The second colony was the settlement of Dja Dja, which was executed by the parties at a ceremony in Bendigo on March 28, 2013. [Note 28] This agreement is the first comprehensive regime because it contains all possible agreements under the law (these agreements are subject to further review). In addition, four claims filed with the Bundesgerichtshof between 1998 and 2000 on the title are closed. [Note 29] At the time of publication, the comparison package was subject to a five-year review of the initial results required in accordance with Section 11 of the agreement. [Note 30] There are (currently) four PBCs in Victoria and one traditional Owner Group (TOGE) under the Victorian Traditional Owner Settlement Act 2010 (TOSA). Basically, a TOGE is a PBC. In addition, under the Victoria Aboriginal Heritage Act 2006 (AHA), it is likely that prior to the completion of the national title count, a group of traditional owners will be designated to hold legal functions under the AHA as a Registered Aboriginal Party (RAP). As a RAP, a traditional ownership group will have a registered structure, generally included in the 2006 Catsi Act of Corporations (Aboriginal and Torres Strait Islander). A RAP may levy royalties for cultural heritage assessments. There are five other RSDs appointed in the state.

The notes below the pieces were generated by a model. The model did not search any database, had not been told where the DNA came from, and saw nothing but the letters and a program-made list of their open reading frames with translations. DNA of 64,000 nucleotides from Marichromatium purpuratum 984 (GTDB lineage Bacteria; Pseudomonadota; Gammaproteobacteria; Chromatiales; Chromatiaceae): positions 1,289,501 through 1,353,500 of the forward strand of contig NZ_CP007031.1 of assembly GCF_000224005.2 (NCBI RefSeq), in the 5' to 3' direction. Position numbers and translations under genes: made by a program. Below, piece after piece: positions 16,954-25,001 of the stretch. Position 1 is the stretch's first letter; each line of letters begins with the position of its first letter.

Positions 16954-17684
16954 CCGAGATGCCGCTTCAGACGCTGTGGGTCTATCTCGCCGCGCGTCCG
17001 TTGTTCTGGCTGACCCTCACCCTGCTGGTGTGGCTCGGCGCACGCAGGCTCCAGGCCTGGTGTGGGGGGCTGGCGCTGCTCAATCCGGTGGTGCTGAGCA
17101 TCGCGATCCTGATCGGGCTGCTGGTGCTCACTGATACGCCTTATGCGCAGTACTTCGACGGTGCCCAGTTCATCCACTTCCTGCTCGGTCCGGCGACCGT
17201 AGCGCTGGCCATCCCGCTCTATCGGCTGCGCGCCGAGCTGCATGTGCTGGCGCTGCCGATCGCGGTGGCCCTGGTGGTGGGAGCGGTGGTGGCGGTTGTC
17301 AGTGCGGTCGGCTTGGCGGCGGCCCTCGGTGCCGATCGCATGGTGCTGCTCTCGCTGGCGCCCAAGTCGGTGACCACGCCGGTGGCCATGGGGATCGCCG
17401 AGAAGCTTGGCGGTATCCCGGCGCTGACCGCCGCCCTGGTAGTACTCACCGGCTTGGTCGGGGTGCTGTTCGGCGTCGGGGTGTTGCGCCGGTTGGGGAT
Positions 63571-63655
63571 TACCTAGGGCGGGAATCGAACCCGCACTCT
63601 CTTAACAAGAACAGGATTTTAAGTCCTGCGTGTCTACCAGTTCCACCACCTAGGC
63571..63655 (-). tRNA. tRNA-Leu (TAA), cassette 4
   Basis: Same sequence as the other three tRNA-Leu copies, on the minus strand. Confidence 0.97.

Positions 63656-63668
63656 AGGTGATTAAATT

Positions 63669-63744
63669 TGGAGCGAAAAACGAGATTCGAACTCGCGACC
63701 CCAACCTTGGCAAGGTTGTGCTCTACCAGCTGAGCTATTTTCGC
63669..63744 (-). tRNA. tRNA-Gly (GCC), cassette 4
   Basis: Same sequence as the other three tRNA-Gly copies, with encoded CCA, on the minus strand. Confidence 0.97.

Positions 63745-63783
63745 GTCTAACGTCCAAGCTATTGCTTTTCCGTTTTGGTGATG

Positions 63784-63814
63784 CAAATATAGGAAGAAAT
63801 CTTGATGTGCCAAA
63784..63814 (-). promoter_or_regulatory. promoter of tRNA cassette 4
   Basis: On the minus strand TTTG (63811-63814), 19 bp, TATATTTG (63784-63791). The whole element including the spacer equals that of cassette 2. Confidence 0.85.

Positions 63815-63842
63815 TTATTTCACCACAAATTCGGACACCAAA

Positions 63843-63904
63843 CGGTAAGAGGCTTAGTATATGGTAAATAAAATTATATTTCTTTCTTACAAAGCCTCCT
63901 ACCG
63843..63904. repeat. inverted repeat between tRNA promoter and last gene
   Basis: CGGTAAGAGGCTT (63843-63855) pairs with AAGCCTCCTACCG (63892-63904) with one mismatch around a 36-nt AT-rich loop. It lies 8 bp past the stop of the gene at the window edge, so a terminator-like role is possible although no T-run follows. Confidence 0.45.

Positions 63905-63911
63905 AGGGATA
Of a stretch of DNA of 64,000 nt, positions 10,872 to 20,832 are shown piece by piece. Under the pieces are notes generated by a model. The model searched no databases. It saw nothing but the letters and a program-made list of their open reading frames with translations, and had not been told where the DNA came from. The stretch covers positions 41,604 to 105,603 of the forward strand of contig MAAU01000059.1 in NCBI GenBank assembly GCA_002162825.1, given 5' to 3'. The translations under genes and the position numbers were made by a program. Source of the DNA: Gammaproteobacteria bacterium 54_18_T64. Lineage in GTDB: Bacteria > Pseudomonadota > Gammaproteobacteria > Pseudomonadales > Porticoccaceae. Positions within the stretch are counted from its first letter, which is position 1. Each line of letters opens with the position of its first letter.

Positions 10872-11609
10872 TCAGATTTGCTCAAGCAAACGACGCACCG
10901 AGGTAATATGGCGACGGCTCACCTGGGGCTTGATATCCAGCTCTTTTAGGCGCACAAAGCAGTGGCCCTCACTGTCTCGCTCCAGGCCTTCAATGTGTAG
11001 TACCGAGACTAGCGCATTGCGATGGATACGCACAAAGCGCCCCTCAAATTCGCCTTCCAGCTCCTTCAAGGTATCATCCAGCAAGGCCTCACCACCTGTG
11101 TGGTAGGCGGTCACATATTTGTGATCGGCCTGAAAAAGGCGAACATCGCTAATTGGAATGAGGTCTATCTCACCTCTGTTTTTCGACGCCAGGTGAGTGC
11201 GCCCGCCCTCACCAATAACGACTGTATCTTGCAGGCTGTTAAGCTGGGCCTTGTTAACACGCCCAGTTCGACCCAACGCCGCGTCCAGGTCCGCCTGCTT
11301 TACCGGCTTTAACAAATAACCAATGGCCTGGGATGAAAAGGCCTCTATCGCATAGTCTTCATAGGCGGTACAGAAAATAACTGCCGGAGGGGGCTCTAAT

With PBCs, TOGEs and RAPs, which then contain ten groups of traditional owners in Victoria, all of which have sufficient resources to employ at least one general manager and often a number of other collaborators. But what is not one of the traditional ownership groups is the large amount of capital that can come from an “access to land agreement” for mining. The objective of a funding agreement is to provide financial support to an UPA to bring the RSA into force. [Note 52] Funding agreements are intended to provide a mechanism to support the continued sustainability of TOGs. The BGLCAC is the representative organization of the traditional owners who represent the claim, including the Wotjobaluk, Jaadwa, Jadawadjali, Wergaia and Yupagalk People (also known as the Wimmera groups). The transaction was related to the Federal Court of Justice`s recognition that the Wimmera groups hold the national title. The granting of Aboriginal title prevents the group of traditional owners from selling, transferring, transferring, debiting and leasing or leasing the land. [Note 57] It is done on the condition that the TOGE has agreed to enter into a contract with the State for a right to the occupation, use, control and management of the country. Similarly, the state is not in a position to sell, transfer, sell or process other parts of the land and may only grant a lease or licence in limited circumstances. [Note 58] These conditions, which prevent the transfer of rights to the country, must be recorded by the clerk as a reserve of the title. [Note 59] This judgment is a key point in Australia`s history.